Thermal Tolerances of Three Tramp Ant Species (Hymenoptera: Formicidae)
Data de publicação2012-01-01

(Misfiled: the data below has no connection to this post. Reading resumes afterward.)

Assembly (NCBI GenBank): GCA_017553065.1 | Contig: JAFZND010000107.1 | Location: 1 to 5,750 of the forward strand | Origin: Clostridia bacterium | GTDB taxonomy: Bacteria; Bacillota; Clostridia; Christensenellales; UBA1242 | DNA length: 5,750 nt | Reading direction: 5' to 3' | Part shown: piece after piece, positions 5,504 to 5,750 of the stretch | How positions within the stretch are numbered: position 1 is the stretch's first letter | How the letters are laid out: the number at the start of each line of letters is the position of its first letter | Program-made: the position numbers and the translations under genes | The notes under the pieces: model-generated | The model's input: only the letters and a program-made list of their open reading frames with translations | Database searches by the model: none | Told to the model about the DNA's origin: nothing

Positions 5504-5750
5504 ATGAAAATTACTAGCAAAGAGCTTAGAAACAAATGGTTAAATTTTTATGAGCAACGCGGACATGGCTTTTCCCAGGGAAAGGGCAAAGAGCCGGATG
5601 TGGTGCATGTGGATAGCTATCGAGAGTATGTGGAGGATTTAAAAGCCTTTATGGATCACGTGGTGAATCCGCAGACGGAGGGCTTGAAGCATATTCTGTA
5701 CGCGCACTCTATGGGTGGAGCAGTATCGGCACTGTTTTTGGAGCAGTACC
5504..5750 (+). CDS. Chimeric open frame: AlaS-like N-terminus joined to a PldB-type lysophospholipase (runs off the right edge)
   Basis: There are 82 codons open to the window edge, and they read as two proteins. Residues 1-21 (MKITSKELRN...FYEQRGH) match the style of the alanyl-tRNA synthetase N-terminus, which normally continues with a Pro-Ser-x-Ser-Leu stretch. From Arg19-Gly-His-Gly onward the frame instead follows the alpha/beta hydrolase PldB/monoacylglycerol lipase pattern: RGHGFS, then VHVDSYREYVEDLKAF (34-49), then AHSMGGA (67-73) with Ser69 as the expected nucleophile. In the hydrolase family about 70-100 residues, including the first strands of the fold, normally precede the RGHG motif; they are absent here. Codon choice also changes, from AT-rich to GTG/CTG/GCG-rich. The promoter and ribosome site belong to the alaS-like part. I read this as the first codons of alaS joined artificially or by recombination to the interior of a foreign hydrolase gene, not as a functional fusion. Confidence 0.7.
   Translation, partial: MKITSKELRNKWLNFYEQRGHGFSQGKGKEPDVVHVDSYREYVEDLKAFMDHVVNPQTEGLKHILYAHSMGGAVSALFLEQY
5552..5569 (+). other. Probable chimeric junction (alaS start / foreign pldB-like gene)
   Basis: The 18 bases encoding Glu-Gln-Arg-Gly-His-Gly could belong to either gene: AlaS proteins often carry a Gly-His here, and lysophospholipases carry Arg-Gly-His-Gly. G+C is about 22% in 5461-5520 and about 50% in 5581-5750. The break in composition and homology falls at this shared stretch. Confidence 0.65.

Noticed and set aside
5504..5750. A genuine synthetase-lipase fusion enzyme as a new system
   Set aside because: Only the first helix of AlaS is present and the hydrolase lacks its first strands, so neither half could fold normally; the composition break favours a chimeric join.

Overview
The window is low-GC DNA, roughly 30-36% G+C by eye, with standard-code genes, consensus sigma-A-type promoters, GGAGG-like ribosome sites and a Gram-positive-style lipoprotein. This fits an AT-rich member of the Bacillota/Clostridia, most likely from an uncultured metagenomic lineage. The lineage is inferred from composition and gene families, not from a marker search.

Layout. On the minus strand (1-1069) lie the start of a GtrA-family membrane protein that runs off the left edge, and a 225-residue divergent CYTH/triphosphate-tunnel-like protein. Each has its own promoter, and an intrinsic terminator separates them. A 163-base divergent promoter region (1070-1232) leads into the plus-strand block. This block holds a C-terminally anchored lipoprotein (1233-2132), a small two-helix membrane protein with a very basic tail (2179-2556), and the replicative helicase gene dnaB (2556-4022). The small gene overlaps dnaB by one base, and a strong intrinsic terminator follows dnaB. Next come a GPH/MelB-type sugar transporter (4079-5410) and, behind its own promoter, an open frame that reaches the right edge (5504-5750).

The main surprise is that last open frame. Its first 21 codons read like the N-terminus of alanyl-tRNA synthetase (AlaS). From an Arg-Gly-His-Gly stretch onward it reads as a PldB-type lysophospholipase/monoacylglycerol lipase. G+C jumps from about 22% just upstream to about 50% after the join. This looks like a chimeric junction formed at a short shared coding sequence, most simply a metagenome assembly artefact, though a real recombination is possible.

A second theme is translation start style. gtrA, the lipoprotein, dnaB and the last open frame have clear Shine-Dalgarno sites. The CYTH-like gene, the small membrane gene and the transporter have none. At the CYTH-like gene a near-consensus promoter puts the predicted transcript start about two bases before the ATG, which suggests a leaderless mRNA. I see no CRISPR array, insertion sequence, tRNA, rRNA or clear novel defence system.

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Tramp ant species present a set of adaptations to their urban habitats, and there is a paucity of knowledge about how they interact with abiotic factors, like temperature. Temperature is well known to interfere with insect activity. The present study evaluated the temperature tolerance of three important tramp ant species: Monomorium floricola (Jerdon), Monomorium pharaonis (Linnaeus) and Tetramorium bicarinatum (Nylander). Tested temperatures were 0, 2, 4, 6, 8, 10, 12, 14, 16, 18, 20, 25, 30, 32, 34, 36, 38, 40, 42, 44, 46, 48 and 50 degrees C. Ten repetitions with 20 workers each were done with each temperature and analyzed species. The number of dead workers was recorded every hour over a total of 8 hours. All procedures were done using thermal incubators at relative humidity within 50-95%. Workers of M. pharaonis proved more tolerant to high temperatures (30-50 degrees C) than workers of M. floricola and T bicarinatum. The higher the temperatures tested, greater was the recorded ant mortality, with temperature 50 degrees C being fatal to all species after 1h of exposition. The least tolerant species to temperatures below 20 degrees C was T bicarinatum. Low temperatures tested were not fatal to any of the tested species.